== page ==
I ask him if it’s something he’s tried to do in the past. “When I was young it was hard,” he tells me. “You want to say ‘I come from Western culture, so that's me’, but it's only a miniscule part of what I am. And then adolescence hits and you start realising that people are shit, the world is not as perfect as you would like it to be... And so I start to think 'I don't want that.' It closes you up."
“I don't want someone to pinpoint what I am. People already do that for me enough because I'm black. People always ask me where I'm from, which is a very weird question to ask. You're constantly obligated to justify yourself, and that's something I just don't do anymore because I don't care.”
“But the band doesn’t have a home, either,” Nic chimes in. “That’s what’s so fucking cool. We live all over England, we’re all over the place, and when we play we just get in our little bubble.”
Yet as much as Ephemerals may think of themselves as their own micro-nation, no band is an island unto itself, and the group is very aware of the turbulent nature of modern politics. Jimi recalls the sour mood at the Glastonbury Festival in 2016, the morning after the Brexit referendum: “We all woke up on the Saturday just hating everything. It was an awful place to be for such awful news, and you could really feel that. All of us were gutted, and the festival goers were just so sad as well… and then fast-forward a few months and Donald Trump is elected. When the fuck will this end?!”
Jimi also points out another potential side-effect of Brexit: how will a band that struggles to get by financially cope with the added expense of bureaucracy once Britain is no longer allowed freedom of movement in the European Union? Even so, he considers it a ‘selfish’ thing to be worried about: “The really big question is, why is there such a rise in xenophobia and racism and division? Walls, walls, fucking walls.”
“I don’t think it’s that selfish,” Wolf interjects. “Politics should never influence culture. Not in that way. You cripple people when you don't let them circulate the way that they want to. It's not a question of being selfish. It's a question of realising that we're moving farther and farther away from liberty, and it's a scary thing.”
The solution? "Simple," says Nic: "Fight hate with love. This is why it's important for me that our Twitter is only positive. I'm trying to accentuate the positive and eliminate the negative.”
Nic is in charge of all of the band’s social media profiles, and each has its own unique voice: the Instagram is ‘banter for the band’ - a mixture of funny photos and jokes that are impenetrable to outsiders - while the Facebook page is the ‘professional face’ of Ephemerals. But the real piece de resistance is the Twitter account. Referred to as the band’s ‘Advocacy Wing’, it’s a mixture of inspiring quotes and images, some of them political: there are references to the Green Party in the UK, and on the night of the French elections Nic tweeted a screenshot of the exit poll results with a one-word message: “Hope.”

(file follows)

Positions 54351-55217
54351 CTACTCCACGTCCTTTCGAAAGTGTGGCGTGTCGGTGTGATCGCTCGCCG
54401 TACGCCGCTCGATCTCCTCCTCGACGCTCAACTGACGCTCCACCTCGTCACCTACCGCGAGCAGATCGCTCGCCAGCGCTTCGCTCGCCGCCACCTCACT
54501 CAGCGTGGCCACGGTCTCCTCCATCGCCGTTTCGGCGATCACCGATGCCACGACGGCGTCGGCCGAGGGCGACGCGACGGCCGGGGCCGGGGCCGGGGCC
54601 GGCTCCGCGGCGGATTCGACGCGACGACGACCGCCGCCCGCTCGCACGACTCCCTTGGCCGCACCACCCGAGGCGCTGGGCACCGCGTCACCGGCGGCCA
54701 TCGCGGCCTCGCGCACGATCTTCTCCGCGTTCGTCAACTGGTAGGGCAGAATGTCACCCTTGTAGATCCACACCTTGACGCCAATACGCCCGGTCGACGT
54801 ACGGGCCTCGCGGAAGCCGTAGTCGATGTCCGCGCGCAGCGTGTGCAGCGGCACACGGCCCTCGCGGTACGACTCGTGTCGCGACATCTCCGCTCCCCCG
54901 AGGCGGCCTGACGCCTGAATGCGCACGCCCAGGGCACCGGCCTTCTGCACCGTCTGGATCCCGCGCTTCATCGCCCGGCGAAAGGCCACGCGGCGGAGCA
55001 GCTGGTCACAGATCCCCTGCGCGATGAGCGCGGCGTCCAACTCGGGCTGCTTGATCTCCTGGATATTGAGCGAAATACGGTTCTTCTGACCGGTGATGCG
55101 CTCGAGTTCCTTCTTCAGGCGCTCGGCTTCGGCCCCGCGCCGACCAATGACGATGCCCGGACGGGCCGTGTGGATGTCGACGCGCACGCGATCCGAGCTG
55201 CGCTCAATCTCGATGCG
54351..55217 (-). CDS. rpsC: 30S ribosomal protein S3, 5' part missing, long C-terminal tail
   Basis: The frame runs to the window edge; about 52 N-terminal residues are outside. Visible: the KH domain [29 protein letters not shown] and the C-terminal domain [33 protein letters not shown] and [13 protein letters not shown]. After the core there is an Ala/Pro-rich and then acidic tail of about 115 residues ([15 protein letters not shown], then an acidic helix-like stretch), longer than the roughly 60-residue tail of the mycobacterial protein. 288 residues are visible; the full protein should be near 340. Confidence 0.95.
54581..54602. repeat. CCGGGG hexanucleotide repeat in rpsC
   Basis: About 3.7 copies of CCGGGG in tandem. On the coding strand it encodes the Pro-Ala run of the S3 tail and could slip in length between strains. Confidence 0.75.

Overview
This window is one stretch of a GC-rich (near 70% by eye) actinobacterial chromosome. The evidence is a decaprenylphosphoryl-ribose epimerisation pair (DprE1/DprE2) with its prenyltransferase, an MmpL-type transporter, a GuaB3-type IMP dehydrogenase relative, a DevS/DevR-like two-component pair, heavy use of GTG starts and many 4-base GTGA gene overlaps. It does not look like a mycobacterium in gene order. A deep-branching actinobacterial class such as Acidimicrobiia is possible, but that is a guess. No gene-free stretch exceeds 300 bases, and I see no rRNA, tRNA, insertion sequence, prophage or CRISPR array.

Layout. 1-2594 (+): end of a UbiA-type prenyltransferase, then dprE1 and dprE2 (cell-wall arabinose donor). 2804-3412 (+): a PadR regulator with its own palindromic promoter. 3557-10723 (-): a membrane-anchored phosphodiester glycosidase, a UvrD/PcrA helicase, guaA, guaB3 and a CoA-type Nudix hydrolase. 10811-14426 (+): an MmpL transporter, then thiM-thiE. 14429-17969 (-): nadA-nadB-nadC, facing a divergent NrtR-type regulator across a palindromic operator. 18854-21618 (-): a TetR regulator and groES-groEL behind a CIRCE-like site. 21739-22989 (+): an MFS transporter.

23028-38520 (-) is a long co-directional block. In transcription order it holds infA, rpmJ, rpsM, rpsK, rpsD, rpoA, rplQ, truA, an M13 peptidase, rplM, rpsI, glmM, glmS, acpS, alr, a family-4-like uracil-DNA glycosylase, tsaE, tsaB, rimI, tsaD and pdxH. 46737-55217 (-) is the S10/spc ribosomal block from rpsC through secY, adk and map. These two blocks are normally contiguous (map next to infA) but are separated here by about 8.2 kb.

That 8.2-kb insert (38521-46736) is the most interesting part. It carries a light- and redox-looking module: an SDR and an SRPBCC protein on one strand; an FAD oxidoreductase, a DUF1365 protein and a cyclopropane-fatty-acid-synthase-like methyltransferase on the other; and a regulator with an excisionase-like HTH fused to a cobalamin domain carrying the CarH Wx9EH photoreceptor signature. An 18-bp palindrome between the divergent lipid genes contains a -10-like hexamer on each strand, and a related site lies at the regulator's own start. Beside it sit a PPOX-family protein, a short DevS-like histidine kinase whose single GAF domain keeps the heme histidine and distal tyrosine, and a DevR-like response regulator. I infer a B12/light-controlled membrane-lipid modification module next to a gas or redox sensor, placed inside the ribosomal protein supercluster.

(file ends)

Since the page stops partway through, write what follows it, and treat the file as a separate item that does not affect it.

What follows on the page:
Nic’s aim, in his mind, is to make the band’s appearances both on stage and social media into a safe space that all can enjoy. But that doesn’t mean they don’t do some sorting of wheat from chaff.
“We also pull some abrasive stunts,” he admits. “We start with a piece of spoken-word poetry that’s very difficult to get into. It wakes people up, shakes them out of what they thought they were coming to see.”
But does he ever worry about it backfiring? Keeping audiences on their toes is one thing, but scaring them off is another.
“Wolf always talks about the constant battle in live music between art and entertainment, which is something we have very strong feelings about. You have to make sure you're not alienating the audience, there has to be that element of entertainment there. But we don't want to go on stage and be entertainers. You have to make sure you know where you're going artistically. If we wanted to write hit records, we would.”
Soon, a member of the bar staff comes down to move us so she can start putting out chairs for tonight’s performance, and the band goes in search of food. Tomorrow they will start to go their separate ways - Jimi has a DJ set in London the following night - before slowly coalescing once again for another tour in October. Only time will tell what form the Ephemerals will take when they drift back together.